Equipment needed for the dental care of his dog

To maintain good oral hygiene in your dog, you will need:

  • A toothbrush special for dogs because the soft bristles make it easier to reach hard-to-reach teeth. Choose the size of the brush according to the template of your companion;
  • A finger cot (rubber cap with rough edges to put on the finger);
  • A toothpaste specific for dogs whose taste will please him (chicken, beef) and which does not require any rinsing. You can try different flavors to find your favorite. Under no circumstances should you use your toothpaste because it is unsuitable and toxic for your dog due to the presence of fluorine.

Technique for the dental care of his dog

To facilitate the operation, tooth brushing should be done in several steps :

  • Wash your hands and check that your nails are cut short before any intervention;
  • Pick the right time. For example, you can brush your dog’s teeth after a walk or a game session because it will be more calm and relaxed;
  • Prepare the equipment (toothpaste, toothbrush, finger cot) before bringing it to you;
  • Get your dog used to taste toothpaste. Put some on your finger and encourage your pet to lick it;
  • Prepare your dog for brushing by first running your finger over his teeth using a finger cot and toothpaste. Stay in the animal’s mouth for a short time but repeat the exercise several times;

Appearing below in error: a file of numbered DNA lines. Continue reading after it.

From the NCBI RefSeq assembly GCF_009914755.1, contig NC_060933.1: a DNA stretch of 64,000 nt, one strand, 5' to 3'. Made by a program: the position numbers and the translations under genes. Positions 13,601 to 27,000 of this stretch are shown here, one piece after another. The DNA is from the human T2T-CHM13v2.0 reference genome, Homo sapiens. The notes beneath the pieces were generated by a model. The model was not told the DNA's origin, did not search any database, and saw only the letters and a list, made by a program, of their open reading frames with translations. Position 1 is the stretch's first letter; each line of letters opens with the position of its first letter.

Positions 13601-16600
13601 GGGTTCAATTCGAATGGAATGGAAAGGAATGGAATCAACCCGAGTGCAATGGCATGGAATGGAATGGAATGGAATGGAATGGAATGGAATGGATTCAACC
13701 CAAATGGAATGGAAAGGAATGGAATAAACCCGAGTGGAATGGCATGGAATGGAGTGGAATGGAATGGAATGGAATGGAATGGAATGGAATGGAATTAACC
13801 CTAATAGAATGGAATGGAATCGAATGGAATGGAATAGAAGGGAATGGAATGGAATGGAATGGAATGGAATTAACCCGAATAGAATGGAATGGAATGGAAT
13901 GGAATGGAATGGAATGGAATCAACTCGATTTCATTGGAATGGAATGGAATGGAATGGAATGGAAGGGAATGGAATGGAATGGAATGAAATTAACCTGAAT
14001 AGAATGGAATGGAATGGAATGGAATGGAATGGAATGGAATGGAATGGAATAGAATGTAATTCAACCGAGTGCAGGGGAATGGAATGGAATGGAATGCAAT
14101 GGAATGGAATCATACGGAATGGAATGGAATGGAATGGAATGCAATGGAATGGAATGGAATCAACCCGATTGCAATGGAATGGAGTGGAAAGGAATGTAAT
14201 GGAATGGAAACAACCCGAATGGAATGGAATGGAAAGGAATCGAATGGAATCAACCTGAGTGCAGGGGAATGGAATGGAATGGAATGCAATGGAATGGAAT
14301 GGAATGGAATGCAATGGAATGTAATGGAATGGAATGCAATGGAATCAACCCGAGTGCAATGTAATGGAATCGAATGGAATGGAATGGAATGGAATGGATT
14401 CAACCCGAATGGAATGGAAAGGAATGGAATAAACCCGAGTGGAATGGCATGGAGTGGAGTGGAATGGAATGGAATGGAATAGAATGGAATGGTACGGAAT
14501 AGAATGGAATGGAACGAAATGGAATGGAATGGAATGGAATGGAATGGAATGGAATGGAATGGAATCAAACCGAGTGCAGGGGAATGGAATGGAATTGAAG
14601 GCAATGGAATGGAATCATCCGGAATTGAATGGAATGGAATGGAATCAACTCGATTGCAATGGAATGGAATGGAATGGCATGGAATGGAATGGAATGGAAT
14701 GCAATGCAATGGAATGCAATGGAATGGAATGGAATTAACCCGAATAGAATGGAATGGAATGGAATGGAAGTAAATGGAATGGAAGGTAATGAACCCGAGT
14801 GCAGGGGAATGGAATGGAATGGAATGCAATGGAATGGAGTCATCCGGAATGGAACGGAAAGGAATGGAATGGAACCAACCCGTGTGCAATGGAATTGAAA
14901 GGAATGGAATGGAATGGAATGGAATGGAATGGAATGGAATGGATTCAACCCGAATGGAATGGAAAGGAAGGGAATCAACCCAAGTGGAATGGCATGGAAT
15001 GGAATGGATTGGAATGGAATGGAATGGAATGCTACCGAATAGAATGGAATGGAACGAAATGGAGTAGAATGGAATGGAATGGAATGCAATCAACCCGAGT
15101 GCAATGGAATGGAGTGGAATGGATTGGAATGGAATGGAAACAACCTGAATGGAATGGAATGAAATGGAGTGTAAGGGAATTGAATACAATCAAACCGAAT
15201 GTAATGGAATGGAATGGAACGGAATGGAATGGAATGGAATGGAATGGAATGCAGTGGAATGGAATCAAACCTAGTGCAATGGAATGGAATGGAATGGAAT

• Switch to brushing your teeth. To do this, gently lift the lips of your animal by putting the index finger and thumb on either side of its muzzle. In the beginning, don’t put too much emphasis on the more sensitive incisors and the more difficult to access back teeth;
  • Operate gradually. In a few weeks, you will be able to clean all of its teeth. Make movements circulars on the external surface of the teeth, paying particular attention to the junction between the gum and the tooth (place of plaque formation). Brush his canines and incisors, not forgetting the back teeth (molars and premolars).

Descaling your dog at the vet

In the case of a large amount of tartar, brushing the teeth will become useless until the vet has descaled your pet’s teeth. The intervention takes place under General anaesthesia because the dog should not be agitated. The operation is performed using a device ultrasound which will take off the tartar blocks on the visible surface of the tooth (supragingival scaling) then the veterinarian removes the tartar present under the gums (subgingival scaling). If necessary, the withdrawal teeth in poor condition is practiced. Finally, a polishing of the teeth is carried out to remove the last pieces of tartar and make the enamel reappear. This method will remove the calcified dental plaque which causes inflammations. If the thought of general anesthesia bothers you, don’t wait for bacteria nests to develop on your dog’s teeth and start brushing today!